Real refugees just want to go home


Caught between a civil war and Europe, which does not seem to want them, Syrian refugees in Lebanon are struggling to find a place to call home.

Among them are Asim and Zeinab, who have been married for 20 years and are the parents of two children. (Their names have been changed to protect their security.) Before the war, they owned land in their hometown of Talkalakh, and worked in construction and tending olive trees.

Now, they live in an informal tent settlement in northern Lebanon, and own nothing.

“We used to celebrate every occasion. We used to fast during Ramadan and buy clothes and toys for our children. But we stopped celebrating anything. We stopped fasting, because of bad living conditions and lack of income. We don’t feel joy any more,” Zeinab, 40, told Al Jazeera.

In May 2011, the Syrian army raided their hometown. With their two-month-old son, Fahim, and 13-year-old daughter, Rama, Zeinab and Asim fled over the al-Kabir River into Lebanon.

Asim and Zeinab are two of the more than one million Syrians who have registered as refugees in Lebanon since the Syrian civil war began. A total of 1.5 million Syrians are estimated to be living in Lebanon, including those who are not registered refugees.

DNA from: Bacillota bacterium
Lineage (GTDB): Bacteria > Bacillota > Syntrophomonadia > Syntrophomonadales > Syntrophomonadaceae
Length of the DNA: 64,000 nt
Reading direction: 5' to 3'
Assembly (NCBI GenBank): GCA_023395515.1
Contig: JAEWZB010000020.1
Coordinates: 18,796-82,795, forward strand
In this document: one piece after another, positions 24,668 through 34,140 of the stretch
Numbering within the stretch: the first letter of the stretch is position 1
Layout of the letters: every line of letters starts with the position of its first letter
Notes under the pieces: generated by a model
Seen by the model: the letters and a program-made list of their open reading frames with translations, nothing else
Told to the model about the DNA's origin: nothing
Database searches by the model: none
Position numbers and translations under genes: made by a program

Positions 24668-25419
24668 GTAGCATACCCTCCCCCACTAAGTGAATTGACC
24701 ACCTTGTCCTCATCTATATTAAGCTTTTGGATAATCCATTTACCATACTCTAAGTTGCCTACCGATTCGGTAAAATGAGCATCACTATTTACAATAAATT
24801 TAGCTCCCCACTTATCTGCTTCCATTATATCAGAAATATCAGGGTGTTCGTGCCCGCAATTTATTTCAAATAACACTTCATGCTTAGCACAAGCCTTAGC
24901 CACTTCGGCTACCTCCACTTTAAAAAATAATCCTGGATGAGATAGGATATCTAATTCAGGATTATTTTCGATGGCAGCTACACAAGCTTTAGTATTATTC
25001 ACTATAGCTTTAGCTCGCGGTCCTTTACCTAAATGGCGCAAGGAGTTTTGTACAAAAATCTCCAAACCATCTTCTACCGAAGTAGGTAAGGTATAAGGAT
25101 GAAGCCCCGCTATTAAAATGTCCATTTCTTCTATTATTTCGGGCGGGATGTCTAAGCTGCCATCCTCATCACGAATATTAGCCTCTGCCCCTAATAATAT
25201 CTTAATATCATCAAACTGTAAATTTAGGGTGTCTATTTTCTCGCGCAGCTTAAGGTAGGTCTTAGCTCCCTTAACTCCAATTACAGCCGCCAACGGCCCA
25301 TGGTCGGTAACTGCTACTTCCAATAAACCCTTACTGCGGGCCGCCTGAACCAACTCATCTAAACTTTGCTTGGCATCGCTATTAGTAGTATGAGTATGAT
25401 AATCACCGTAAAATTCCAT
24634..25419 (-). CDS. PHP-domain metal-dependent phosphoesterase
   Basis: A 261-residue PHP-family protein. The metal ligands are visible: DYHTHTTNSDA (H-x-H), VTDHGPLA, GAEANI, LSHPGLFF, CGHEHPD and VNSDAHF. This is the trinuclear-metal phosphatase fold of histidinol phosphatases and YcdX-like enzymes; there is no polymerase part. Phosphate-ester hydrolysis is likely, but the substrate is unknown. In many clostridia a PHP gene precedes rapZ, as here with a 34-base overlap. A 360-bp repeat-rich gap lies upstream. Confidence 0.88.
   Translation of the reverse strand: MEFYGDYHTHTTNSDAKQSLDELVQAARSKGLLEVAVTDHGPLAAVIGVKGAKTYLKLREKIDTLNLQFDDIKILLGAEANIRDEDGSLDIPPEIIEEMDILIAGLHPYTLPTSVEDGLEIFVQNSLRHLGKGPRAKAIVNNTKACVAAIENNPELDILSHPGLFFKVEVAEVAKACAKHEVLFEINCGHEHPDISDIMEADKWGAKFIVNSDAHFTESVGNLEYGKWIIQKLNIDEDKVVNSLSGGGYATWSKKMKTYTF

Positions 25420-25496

Despite their growing frustration and depression, Asim and Zeinab have ruled out attempting to be resettled in Europe.

“We would not consider the option [of going to Europe]. I prefer to eat a piece of bread with salt here – close to my country, rather than die abroad, where no one knows me,” said Asim.

He walks every day to a nearby hill, from where he can see the roof of his home in Talkalakh. He hopes that eventually, the time will come when he can take his family back to Syria.

Nobody has ever really pointed this out:  that true refugees really like to go back once it is safe again.

Which makes all of those that are so keen not to live in their own country immediately suspicious.


– Al Jazeera

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As much at home writing editorials as being the subject of them, Cam has won awards, including the Canon Media Award for his work on the Len Brown/Bevan Chuang story. When he’s not creating the news, he tends to be in it, with protagonists using the courts, media and social media to deliver financial as well as death threats.

They say that news is something that someone, somewhere, wants kept quiet. Cam Slater doesn’t do quiet and, as a result, he is a polarising, controversial but highly effective journalist who takes no prisoners.

He is fearless in his pursuit of a story.

Love him or loathe him, you can’t ignore him.

To read Cam’s previous articles click on his name in blue.